Updated: Sep 10, 2021
The impact that Covid-19 has had on the use of billions of facemasks and gloves every month got me thinking about plastic pollution. What is the scale of that many masks and gloves? Well someone thought about that as well and posited that all of the masks manufactured and projected to be produced would cover the entire size of the country of Switzerland. Wow, that’s a visual to be sure.
Plastic pollution impacts the ocean and marine life and is getting worse every year. How much worse? According to National Geographic, the amount of plastic trash that flows into the ocean every year will triple to 29 million metric tons or 63,934,056,034 pounds by 2040 without massive intervention. Whales, fish, turtles, and other marine mammals eat plastic pollution and die. And, there is a direct connection between human health and the toxic chemical substances that are contained in plastic products found in fish that is consumed.
A few plastic facts:
· The modern economy has relied on plastics from transportation (cars, planes) to life saving devices (helmets);
· Most of the plastics manufactured have been made in the last 15 years;
· Plastics do not “break down”, especially those with additives that make them strong/durable/flexible (toys, buckets, garden hoses, plumbing devices, insulated cups); in fact, estimates say it can take as long as 400 years for these plastics to decompose;
· Each year, eight million tons of plastic waste goes to the ocean from coastal lands. That eight million tons is the same as putting five full garbage bags on every foot of coastline around the world.
Here is the most sobering fact of all: as plastic proliferates into the ocean, environmental campaigns are not enough to show any kind of progress. The Pew Charitable Trust found that if all industry and government pledges to reduce and cut back plastic waste is achieved by 2040, it would reduce plastic pollution by just a small fraction.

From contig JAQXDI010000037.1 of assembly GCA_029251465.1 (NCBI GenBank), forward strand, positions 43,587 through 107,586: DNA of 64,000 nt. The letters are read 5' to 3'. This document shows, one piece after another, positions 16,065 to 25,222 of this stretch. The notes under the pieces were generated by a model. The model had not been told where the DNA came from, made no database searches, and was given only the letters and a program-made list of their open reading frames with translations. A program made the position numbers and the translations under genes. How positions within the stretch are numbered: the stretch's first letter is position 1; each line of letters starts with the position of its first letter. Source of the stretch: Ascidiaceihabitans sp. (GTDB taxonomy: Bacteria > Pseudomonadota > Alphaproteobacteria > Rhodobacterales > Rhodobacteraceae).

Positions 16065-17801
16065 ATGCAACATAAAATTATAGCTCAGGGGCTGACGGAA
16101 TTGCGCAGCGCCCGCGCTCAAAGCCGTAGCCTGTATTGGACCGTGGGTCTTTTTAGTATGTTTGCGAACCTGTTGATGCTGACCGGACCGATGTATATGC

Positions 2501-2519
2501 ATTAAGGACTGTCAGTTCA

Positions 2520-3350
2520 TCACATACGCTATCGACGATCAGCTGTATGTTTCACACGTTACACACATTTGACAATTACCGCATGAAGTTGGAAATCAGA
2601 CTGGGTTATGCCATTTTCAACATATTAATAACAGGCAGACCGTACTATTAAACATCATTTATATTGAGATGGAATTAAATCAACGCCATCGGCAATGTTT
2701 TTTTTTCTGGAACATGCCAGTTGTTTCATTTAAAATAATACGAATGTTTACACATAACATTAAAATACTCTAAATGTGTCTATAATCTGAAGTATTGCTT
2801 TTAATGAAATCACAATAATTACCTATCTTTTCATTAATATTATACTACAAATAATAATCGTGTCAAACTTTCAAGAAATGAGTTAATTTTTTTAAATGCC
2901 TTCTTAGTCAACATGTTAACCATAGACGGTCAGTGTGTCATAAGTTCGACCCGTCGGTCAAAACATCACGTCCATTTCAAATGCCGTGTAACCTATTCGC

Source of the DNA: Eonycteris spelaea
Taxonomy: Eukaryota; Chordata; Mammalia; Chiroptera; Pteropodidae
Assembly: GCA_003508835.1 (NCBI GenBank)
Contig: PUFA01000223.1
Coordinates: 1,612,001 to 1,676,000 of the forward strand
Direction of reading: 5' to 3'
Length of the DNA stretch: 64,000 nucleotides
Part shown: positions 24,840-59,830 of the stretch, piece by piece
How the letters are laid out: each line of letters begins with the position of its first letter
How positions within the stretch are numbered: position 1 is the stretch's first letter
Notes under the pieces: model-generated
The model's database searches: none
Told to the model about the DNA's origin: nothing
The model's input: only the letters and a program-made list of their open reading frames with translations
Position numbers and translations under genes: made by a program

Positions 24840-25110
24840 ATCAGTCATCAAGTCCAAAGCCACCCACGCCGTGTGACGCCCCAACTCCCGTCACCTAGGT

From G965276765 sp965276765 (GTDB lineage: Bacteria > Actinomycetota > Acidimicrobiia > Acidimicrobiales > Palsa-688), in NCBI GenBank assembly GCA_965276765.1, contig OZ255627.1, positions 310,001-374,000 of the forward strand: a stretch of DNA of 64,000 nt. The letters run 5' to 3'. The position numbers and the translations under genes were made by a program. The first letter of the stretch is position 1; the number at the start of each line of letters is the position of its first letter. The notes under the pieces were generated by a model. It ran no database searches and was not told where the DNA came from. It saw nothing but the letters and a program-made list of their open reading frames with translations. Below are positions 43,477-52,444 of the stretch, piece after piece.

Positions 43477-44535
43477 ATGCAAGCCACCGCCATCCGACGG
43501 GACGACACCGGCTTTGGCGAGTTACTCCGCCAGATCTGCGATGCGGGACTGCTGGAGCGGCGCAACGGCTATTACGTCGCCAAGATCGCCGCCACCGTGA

Why Is the Problem So Dire?
Asian and African countries have the most visible plastic pollution because their sanitation systems are inefficient or non-existent. The developed world has a better track record, but many countries do not have high plastic recycling rates. We also have a “throw-away” culture where many items with plastic are used once and then disposed of (i.e., think of plastic straws, soda bottles, coffee stirrers).
Some U.S. states have tried to take action and the National Conference of State Legislators (NCSL) has documented progress. State action has focused on two sides to the problem: encouraging more plastic recycling, or imposing bans or fees to eliminate the use of plastic bags. Eight states—California, Connecticut, Delaware, Hawaii, Maine, New York, Oregon and Vermont—have banned single-use plastic bags. The cities which have banned plastic bags include Boston, Chicago, Los Angeles, San Francisco, and Seattle; and the cities of Boulder, New York, Portland, and Washington DC as well as Montgomery County, Maryland have banned plastic bags and have fees.
Maine was the first state to require recycling at retail stores. The law prevents retailers from supplying plastic bags unless they provide a place where used bags are collected and recycled. Since then at least four other states—California, Delaware, New York and Rhode Island—and the District of Columbia have followed.
North Carolina is taking a step backwards instead of forward. In 2017, the ban on the use of single plastic bags by retail merchants on the Outer Banks was repealed despite support for the ban from environmental organizations to the local chambers of commerce.
In that light, progress seems unlikely on a state level, but individuals can take a stand in a few important ways by (1) reducing the use of single-use plastics; (2) recycling plastics; (3) supporting bans; (4) getting educated.
It is a problem that is not going away, unfortunately, anytime soon.